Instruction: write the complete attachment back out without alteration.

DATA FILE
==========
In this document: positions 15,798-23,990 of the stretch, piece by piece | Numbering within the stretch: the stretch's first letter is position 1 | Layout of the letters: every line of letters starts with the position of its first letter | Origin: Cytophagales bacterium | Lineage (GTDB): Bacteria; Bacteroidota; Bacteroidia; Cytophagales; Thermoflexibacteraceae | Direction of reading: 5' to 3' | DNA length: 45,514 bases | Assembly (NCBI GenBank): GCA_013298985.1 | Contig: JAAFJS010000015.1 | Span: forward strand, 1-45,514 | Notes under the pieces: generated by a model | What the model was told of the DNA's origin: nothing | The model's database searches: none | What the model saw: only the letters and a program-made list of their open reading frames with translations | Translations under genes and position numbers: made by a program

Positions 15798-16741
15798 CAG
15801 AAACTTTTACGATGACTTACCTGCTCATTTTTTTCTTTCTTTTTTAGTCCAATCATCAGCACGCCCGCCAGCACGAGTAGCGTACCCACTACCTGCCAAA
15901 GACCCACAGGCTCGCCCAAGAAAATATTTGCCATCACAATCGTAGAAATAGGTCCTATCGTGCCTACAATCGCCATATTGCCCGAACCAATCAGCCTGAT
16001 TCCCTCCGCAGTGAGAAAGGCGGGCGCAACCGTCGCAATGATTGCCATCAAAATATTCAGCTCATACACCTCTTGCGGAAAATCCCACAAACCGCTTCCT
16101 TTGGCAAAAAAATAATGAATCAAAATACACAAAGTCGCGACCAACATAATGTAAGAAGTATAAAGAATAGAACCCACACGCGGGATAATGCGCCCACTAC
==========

In this document: positions 15,798-23,990 of the stretch, piece by piece | Numbering within the stretch: the stretch's first letter is position 1 | Layout of the letters: every line of letters starts with the position of its first letter | Origin: Cytophagales bacterium | Lineage (GTDB): Bacteria; Bacteroidota; Bacteroidia; Cytophagales; Thermoflexibacteraceae | Direction of reading: 5' to 3' | DNA length: 45,514 bases | Assembly (NCBI GenBank): GCA_013298985.1 | Contig: JAAFJS010000015.1 | Span: forward strand, 1-45,514 | Notes under the pieces: generated by a model | What the model was told of the DNA's origin: nothing | The model's database searches: none | What the model saw: only the letters and a program-made list of their open reading frames with translations | Translations under genes and position numbers: made by a program

Positions 15798-16741
15798 CAG
15801 AAACTTTTACGATGACTTACCTGCTCATTTTTTTCTTTCTTTTTTAGTCCAATCATCAGCACGCCCGCCAGCACGAGTAGCGTACCCACTACCTGCCAAA
15901 GACCCACAGGCTCGCCCAAGAAAATATTTGCCATCACAATCGTAGAAATAGGTCCTATCGTGCCTACAATCGCCATATTGCCCGAACCAATCAGCCTGAT
16001 TCCCTCCGCAGTGAGAAAGGCGGGCGCAACCGTCGCAATGATTGCCATCAAAATATTCAGCTCATACACCTCTTGCGGAAAATCCCACAAACCGCTTCCT
16101 TTGGCAAAAAAATAATGAATCAAAATACACAAAGTCGCGACCAACATAATGTAAGAAGTATAAAGAATAGAACCCACACGCGGGATAATGCGCCCACTAC